Most of us want to believe the fairy tale we grew up with: that two people can fall in love, get married and live happily ever after—or some variation of that. Some of us do live that fairy tale, but most of us struggle with the “happily ever after” part. It’s not that we don’t desire it, but rather that we don’t know how to do it, and we certainly don’t know how to sustain it over any period of time.
So permit me to offer some suggestions about some of the more important behaviors that are required if you want that lovin’ feeling to last into the future:
- Choose peace over feeling irritated. It’s empowering to choose being loving and peaceful instead of responding to an irritation or disappointment with an angry, reactive or judgmental response.
- Listen for the longing behind your partner’s complaints. You’ll hear the important issue that way.
- Do one thing each day that would help your partner feel more valued, appreciated or cherished.
- Good communication requires more than talking. Most people are very good talkers and extremely poor listeners. To listen effectively asks you to hear without defending, explaining, counter-criticizing or interrupting the other person. (All of those behaviors communicate that I don’t value what you are saying, by the way.)
- I must remove my reactivity, defensiveness, hostility or sarcasm from our dialogues. I must refrain from threatening the relationship, from put-downs, belittling words, nitpicking or being disrespectful. I must learn to express my hurt, anger and frustrations in a more skillful manner, and I must get good at self-editing. No one does well when they feel judged or criticized more than they feel appreciated or respected.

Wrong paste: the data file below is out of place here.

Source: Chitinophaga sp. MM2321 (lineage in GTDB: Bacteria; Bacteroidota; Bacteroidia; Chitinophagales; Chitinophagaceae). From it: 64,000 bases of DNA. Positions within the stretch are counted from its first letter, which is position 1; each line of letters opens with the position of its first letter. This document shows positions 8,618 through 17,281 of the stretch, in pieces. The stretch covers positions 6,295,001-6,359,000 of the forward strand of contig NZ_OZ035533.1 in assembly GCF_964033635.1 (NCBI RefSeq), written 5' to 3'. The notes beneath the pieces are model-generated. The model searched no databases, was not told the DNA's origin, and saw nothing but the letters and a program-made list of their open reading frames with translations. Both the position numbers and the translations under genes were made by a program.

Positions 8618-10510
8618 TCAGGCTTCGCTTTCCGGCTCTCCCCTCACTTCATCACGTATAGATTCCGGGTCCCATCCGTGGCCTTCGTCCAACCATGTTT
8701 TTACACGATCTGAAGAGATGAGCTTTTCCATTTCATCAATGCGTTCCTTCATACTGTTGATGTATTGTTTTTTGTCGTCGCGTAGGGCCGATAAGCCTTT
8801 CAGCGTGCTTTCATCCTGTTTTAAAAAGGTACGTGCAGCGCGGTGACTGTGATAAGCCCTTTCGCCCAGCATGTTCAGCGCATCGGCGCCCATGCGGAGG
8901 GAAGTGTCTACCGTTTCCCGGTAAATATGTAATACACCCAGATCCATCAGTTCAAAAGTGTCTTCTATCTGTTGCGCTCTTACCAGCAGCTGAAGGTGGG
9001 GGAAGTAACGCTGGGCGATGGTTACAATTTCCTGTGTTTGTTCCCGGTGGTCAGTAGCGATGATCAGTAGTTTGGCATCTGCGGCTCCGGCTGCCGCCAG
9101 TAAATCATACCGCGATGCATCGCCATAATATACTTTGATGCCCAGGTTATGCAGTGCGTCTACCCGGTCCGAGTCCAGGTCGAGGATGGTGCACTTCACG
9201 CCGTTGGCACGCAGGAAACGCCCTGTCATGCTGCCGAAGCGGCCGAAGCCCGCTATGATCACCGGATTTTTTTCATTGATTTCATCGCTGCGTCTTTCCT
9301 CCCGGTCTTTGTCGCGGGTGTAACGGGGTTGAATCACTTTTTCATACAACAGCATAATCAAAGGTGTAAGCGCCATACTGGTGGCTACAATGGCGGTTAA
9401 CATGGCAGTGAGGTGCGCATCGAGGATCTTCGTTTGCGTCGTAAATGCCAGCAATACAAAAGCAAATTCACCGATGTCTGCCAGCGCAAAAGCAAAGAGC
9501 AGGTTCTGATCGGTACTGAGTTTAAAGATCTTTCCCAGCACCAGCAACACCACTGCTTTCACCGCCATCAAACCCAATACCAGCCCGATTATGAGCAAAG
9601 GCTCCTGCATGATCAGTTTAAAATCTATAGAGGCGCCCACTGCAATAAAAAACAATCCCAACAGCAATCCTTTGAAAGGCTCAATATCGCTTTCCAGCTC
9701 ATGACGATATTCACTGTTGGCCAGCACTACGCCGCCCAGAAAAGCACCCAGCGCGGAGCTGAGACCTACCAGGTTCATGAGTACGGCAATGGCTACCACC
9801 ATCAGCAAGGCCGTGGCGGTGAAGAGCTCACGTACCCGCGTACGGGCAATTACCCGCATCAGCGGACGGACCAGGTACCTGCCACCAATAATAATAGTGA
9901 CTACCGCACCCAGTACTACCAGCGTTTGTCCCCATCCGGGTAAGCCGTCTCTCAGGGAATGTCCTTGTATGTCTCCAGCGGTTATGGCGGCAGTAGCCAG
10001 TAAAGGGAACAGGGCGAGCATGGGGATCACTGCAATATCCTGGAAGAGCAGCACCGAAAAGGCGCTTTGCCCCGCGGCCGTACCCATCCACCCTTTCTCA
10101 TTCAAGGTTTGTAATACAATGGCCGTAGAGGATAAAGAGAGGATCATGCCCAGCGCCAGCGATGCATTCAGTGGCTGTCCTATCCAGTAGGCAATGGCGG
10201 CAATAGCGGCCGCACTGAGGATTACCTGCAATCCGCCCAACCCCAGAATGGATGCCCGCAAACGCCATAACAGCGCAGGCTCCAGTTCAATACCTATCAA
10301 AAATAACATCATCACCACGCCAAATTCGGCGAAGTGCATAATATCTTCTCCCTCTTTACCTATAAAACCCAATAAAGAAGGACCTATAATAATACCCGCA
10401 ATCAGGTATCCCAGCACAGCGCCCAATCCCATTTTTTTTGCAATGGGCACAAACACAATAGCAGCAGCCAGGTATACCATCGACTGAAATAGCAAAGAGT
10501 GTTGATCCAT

- Happy couples make their relationship a top priority in their lives. They don’t spend their most vital hours consistently preoccupied with other concerns or activities—or too tired.
- What kind of touch do you want more of? What kind of touch makes you feel closer or more connected? This is a conversation that needs to happen between people who are intimate with each other, because the right kind of touch keeps people closer. It’s also appropriate to talk about what kind of touch is unwelcome or does not make you feel closer.
- Be willing to be the leader in your relationship—the person looking out for the overall welfare of the partnership, and of the people within the partnership. That means it’s up to me to warm things up between us, to grow the connection and the happiness between us, and I can’t take out my negative energy on you.
- Make sure you do periodic repair work by apologizing when you say or do something that hurts or offends.
- Pick your battles. You’re not going to win every one, so fight only for those things that matter the most.
- Add surprise and variety, so you don’t fall into routines that deaden relationship spontaneity and aliveness.